Nepote: The hardest piece I had to perform was called “Invocation and Dance” by David Conte. It switched between 6/8 and 3/4 time signatures frequently, you had to be a counting and rhythm genius to get it.

McCauley: “Dance” was the most difficult song, it’s a very rhythmically challenging song.

What was your favorite piece to perform, and why?

Sandoval: My favorite piece I performed was “O Sing To The Lord” by Dan Davison. I’m the type of person that likes fast-paced songs and this piece is that. 

Nepote: My favorite piece had to be either “Dies Irae” by Mozart, or “Wie Lieblich Zind Dine” by Brahms. The Mozart one is very dramatic, it’s about the day of judgment and God’s wrath, whereas the Brahms one is about the beauty and grace of the world and god, it’s beautiful really. 

McCauley: Jaglied by Felix Mendelsohn, though it was difficult, German is one of my favorite languages to sing.

How did you feel about the competition being virtual, how was it different ?

Sandoval: I think the audition process was weirder this year. Usually you only get one shot to do the audition, but this year was different. Since everything was online, I could delete my audition and do it again if I wanted to.

Nepote: The competition being virtual had its pros and cons, it made some aspects of the competition much easier and some much harder, for example, we were allowed as many takes as we needed for our recording, whereas in previous years it’s just one chance, and the sight reading portion was completely taken away. I would prefer an in-person competition, but for the safety of us all we must stay virtual!

McCauley: I hated that the competition was virtual, though it was necessary. It was much easier to perfect the audition though.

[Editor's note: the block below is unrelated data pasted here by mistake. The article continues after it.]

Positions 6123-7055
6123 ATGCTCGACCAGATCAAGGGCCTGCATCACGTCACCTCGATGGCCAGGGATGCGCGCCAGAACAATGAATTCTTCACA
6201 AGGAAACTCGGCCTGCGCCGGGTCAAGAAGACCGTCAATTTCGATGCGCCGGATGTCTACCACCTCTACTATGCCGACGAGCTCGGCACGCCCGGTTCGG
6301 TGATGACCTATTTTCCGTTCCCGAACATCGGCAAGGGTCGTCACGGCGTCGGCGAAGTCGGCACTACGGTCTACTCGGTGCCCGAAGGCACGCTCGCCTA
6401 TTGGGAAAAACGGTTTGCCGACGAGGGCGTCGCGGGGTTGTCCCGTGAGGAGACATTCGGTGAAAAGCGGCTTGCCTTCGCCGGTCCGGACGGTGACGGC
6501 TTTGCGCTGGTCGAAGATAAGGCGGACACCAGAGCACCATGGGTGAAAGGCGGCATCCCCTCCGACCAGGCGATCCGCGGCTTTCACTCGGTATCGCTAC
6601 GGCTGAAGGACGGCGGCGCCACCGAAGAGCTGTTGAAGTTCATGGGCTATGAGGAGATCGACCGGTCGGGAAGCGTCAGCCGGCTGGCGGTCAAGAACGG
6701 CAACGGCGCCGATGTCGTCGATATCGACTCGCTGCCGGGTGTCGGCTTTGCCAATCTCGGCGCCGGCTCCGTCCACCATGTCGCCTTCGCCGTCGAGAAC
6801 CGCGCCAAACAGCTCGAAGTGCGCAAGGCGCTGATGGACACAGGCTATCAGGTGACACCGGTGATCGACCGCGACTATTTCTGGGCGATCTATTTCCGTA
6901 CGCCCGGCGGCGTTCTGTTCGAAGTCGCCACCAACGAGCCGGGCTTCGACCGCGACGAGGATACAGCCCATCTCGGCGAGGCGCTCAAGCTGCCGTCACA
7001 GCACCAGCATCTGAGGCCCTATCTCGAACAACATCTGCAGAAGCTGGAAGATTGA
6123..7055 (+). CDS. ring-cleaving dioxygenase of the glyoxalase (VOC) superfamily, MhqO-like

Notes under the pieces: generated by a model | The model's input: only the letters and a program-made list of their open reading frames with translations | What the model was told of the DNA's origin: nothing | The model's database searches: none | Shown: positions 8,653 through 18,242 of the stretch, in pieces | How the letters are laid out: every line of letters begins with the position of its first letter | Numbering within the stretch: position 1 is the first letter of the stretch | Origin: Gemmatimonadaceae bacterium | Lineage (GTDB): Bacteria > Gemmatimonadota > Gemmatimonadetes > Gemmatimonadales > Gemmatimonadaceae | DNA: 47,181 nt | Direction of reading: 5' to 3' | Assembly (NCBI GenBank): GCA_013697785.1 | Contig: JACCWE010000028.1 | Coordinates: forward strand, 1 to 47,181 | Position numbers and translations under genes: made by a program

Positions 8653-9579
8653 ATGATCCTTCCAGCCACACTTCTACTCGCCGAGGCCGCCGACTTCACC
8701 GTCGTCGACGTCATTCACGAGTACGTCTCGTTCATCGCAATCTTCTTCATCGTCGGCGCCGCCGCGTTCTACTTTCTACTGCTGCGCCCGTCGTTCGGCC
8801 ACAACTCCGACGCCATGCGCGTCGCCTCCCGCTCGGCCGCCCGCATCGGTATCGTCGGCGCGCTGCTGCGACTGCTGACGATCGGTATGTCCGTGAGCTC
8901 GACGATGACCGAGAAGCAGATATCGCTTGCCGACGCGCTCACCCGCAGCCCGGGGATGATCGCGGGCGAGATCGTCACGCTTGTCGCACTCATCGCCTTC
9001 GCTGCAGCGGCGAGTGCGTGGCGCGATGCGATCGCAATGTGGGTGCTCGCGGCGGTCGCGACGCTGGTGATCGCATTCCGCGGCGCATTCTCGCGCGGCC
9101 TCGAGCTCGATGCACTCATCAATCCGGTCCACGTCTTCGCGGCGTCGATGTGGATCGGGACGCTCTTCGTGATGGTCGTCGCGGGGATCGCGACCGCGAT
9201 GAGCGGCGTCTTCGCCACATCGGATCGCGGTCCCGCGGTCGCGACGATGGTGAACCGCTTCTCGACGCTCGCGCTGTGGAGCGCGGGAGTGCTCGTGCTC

Out of all the songs in the world which would you like to perform?

Sandoval: If this means any kind of song, there is one. It’s “The Sound Of Silence” by Disturbed. It’s one of my favorite songs and it would be cool to perform as a solo. 

Nepote: I would love to perform “Ave Maria” live one day. That’s a personal dream of mine.

McCauley: Out of all the songs in the world, I’d like to perform “Tuba.” It was performed at the TMEA convention last year and I fell in love with it. 

How is choir different when you’re performing on your own compared to performing in a group?

Sandoval: Whenever I perform in a group I get more comfortable, but whenever I’m by myself I get the fear of messing up while performing.

Nepote: Singing in a choir is much different than auditioning, in an audition you must exaggerate much more than you actually would in a choir to compensate, in a choir you would blend with the people around you.

McCauley: When you’re performing on your own you have to be your own leader, you can’t rely on others like you can in an actual choir. 

How do you feel about doing a virtual concert rather than a normal concert?

Sandoval: It stinks that the convention and concert are gonna be virtual, but I wonder how we are gonna do a virtual concert.

Nepote: I was a bit bummed out, the concert and convention was really amazing last year, and after working so hard this year I was hoping for it, but I completely understand why we would do it virtually, it’s simply unsafe to have that many people from around Texas in one place, so I’m just gonna have fun with it and enjoy it! I love choir, so I’ll enjoy this no matter what. What matters to me is that I was able to achieve this accomplishment.

McCauley: I wish we could’ve done a normal concert, its what I’ve wanted to do since freshman year.